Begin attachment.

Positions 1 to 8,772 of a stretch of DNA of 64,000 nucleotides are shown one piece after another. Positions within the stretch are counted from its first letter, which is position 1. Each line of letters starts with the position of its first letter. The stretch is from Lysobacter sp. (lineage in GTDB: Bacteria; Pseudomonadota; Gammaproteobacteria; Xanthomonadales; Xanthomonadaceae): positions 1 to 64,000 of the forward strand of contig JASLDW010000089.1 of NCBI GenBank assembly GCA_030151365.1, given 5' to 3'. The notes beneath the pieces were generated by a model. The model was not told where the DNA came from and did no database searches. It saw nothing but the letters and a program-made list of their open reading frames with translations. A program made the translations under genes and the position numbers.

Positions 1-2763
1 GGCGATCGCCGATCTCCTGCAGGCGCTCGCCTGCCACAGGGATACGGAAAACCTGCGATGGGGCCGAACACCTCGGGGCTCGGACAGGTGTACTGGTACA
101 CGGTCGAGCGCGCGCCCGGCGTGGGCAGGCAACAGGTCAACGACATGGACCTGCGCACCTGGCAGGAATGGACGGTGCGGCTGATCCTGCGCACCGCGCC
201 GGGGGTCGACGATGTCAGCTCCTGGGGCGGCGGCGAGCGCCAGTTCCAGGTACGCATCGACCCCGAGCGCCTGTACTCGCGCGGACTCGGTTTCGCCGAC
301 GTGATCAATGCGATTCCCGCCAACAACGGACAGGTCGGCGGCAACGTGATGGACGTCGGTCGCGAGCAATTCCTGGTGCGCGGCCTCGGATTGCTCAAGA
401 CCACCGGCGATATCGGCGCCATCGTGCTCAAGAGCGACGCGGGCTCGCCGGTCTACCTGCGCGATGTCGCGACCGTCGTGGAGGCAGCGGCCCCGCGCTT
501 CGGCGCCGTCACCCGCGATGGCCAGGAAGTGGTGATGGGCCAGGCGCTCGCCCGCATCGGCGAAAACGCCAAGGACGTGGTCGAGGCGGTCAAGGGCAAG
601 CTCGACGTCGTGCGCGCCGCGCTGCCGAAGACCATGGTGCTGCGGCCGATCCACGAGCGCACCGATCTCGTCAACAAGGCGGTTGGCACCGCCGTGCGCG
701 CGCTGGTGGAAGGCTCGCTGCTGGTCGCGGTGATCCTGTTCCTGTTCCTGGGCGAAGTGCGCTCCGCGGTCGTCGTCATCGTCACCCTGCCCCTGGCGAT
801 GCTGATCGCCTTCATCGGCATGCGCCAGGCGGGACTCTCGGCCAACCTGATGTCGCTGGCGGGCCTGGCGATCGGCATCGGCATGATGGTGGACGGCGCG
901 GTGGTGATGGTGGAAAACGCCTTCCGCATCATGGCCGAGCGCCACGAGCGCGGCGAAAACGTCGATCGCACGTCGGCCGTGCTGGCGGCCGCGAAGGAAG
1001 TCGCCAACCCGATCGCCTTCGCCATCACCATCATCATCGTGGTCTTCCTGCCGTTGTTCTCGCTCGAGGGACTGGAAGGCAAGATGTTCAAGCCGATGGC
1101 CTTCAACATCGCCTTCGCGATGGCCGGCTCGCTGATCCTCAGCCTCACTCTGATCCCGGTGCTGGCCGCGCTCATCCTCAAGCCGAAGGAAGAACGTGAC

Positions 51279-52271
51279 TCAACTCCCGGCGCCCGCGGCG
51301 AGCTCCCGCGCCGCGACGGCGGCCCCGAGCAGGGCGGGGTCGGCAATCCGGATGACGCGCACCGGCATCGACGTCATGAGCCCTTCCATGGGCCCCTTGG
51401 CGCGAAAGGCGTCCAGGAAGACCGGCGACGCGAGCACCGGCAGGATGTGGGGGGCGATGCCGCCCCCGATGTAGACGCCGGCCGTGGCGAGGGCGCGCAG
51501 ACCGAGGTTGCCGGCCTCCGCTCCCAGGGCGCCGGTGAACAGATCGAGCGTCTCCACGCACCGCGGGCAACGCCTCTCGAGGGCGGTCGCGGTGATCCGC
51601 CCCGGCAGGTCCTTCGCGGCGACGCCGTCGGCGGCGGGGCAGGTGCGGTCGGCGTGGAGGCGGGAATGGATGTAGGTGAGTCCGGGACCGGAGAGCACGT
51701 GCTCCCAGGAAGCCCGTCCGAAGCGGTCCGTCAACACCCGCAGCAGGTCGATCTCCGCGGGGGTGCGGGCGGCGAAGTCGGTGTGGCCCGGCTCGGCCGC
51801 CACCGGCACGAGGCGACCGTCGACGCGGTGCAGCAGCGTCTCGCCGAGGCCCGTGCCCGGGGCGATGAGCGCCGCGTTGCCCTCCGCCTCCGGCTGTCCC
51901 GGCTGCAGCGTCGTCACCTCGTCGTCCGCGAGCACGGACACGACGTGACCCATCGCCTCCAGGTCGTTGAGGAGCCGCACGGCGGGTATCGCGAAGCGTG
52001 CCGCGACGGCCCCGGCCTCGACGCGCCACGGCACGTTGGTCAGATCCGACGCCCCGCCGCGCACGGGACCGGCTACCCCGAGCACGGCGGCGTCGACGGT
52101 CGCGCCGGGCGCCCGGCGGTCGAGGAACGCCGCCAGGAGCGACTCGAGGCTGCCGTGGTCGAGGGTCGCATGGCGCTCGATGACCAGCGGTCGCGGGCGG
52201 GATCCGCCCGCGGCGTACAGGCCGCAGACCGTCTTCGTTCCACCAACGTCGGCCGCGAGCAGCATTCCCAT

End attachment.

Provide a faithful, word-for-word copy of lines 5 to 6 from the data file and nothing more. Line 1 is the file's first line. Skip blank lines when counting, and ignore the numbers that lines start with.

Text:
201 GGGGGTCGACGATGTCAGCTCCTGGGGCGGCGGCGAGCGCCAGTTCCAGGTACGCATCGACCCCGAGCGCCTGTACTCGCGCGGACTCGGTTTCGCCGAC
301 GTGATCAATGCGATTCCCGCCAACAACGGACAGGTCGGCGGCAACGTGATGGACGTCGGTCGCGAGCAATTCCTGGTGCGCGGCCTCGGATTGCTCAAGA